Profile Image for Carol.
296 reviews43 followers
April 26, 2012
This book has an intriguing start. A man wakes up from a drunken stupor to find his wife dead in the bath tub. He has no memory of the night before. He phones the police and cleans the apartment. He is suspected to be the murderer by the police and is convicted of the crime. He himself is later murdered while imprisoned.

Although many people are interviewed no solid leads form because no one knows much about the murder victims. No leads at all and the book drifts from interviews of people who know the murder victims with no useful information to a solution. The weakness in this book is the method of crime solving my Inspector Van Veeteren. His intuition. No physical evidence. As if pulling a rabbit out of his hat. Problem solved. Toothpicks broken. Time to go home. Not interested in reading another one of these novels.
Profile Image for Judith E.
522 reviews186 followers
April 4, 2022
I read most of this lying flat on my back while recovering from the side effects of my 2nd Covid vaccine booster. I found Chief Inspector Von Veteeren’s quips in this standard and simple police procedural that is set in Sweden, just what I needed for the last 48 hours.
Profile Image for Vicky Ziliaskopoulou.
546 reviews78 followers
Read
April 23, 2018
Δεν ξέρω γιατί. Λίγο μετά τη μέση απλά δεν το άντεξα. Δεν ξέρω αν φταίει ο τρόπος γραφής ή η υπόθεση, πάντως δεν με τράβηξε και το άφησα στην ησυχία του.
Profile Image for John.
Author 267 books157 followers
October 22, 2018
Schoolteacher Janek Mitter wakes up one morning to a crushing hangover, the realization that he's suffering a memory blackout, and the discovery that his wife of just three months, Eva, has been drowned in the bathtub behind a bolted door. There's no evidence that anyone else but the two of them was in the apartment the previous night, and so Janek, still with that gaping hole in his memory, is arrested, tried and convicted, even though he's certain he couldn't have killed his beloved Eva . . .

But grumpy, misanthropic Chief Inspector Van Veeteren -- he's depressed not that his wife has left him but that she's thinking of coming back -- isn't certain the cops got the right man, and so, despite the reluctance of those around him, insists his team keep the case open even after Janek has been sent off to begin his sentence in a mental hospital. And, of course, circumstances prove Van Veeteren right . . .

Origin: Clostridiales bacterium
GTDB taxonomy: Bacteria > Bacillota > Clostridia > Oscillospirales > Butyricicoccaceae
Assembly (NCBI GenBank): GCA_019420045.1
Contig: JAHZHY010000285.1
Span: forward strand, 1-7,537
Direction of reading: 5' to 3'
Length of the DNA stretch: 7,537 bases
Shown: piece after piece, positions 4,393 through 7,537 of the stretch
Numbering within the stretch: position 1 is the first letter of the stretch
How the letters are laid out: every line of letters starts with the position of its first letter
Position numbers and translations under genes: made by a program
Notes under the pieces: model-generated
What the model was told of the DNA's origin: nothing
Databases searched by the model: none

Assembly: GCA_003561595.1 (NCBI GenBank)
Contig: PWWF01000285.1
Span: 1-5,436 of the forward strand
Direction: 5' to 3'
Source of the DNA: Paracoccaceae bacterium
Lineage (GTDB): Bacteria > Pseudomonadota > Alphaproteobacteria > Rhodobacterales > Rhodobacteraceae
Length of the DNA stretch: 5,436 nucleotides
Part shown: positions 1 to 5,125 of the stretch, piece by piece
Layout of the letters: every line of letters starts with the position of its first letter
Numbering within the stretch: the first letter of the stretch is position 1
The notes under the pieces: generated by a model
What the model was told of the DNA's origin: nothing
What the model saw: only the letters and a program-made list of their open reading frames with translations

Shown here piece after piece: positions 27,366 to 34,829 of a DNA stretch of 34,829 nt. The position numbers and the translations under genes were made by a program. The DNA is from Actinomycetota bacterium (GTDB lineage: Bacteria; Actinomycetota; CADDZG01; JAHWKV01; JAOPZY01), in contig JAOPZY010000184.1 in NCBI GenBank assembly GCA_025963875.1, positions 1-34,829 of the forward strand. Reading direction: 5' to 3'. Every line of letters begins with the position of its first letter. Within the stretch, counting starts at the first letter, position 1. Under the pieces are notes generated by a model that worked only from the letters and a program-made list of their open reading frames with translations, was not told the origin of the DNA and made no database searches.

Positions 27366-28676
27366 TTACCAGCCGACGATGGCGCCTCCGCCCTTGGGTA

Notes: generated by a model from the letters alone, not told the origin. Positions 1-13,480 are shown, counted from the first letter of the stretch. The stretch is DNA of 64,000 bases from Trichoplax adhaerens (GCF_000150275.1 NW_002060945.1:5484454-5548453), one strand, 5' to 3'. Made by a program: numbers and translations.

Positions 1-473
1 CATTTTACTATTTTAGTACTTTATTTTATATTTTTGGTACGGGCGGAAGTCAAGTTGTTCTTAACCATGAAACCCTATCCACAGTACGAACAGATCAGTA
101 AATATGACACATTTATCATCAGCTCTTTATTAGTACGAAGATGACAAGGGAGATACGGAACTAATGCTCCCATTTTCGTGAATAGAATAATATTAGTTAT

Mind's Eye is my introduction to Nesser's work, and I found myself reading it as quickly and with as much enjoyment as something by Ed McBain in his prime. Don't let me mislead you -- they're two very different authors -- but, on the evidence of this novel, Nesser shares with McBain the ability to create an enormously readable police procedural that's quite brutal in places and yet full of a surprising amount of very effective humor, usually based on observations of his characters' quirks.

I have exactly one beef with the novel: the business of the bolted bathroom door is never explained. I could see how there might be some sort of symbolism going on -- locking away the memories of a relationship with Eva, perhaps? -- but really I'm still mystified by this aspect of the plot.

Aside from that cavil, though, all the rest of my feelings about Mind's Eye can be summed up in a single word: Wow! The book gripped me from the start, and I had genuine difficulty putting it down when things like deadlines and sleep demanded I do so.
Profile Image for Yan .
263 reviews
March 16, 2017
A really good page turner with strong characterization (the protagonist Chief Inspector). Funny at some parts, too! Didn't see the end coming. I'd truly recommend this to anyone who likes crime and mystery fiction.
Profile Image for Veronika Can.
189 reviews17 followers
November 26, 2021
Viena iš tų knygų, kurias perskaitai ir jau po savaitės blankiai prisimeni apie ką ji. Neskani kava, palaidi galai ir pasodintas nekaltas žmogus.. Didelio įspūdžio nepaliko.

🖋️ Išsakę visus įmanomus norus, juodu liovėsi skaičiuoti žvaigždes..
🖋️ Tamsa niekuomet nebus galutinai įveikta.
🖋️ ..neapleido baimė, kad žino gerokai daugiau negu supranta.
🖋️ Blogis? Tai ne tas reiškinys, su kuriuo norisi stoti akistaton.
Profile Image for Iryna *Book and Sword*.
430 reviews680 followers
July 6, 2018
3.5/5 stars

Like I've said before - a good mystery book shouldn't be longer than 300 pages. In this case 288 was perfectly enough.

I picked Mind's Eye randomly in a second hand book shop because the cover and then a description caught my eye. It being written by a Swedish author was a gigantic plus because 2018 is a year in which I'm trying to read a lot of foreign authors. Speaking of foreign, the translation for this was superb - really, really enjoyed it.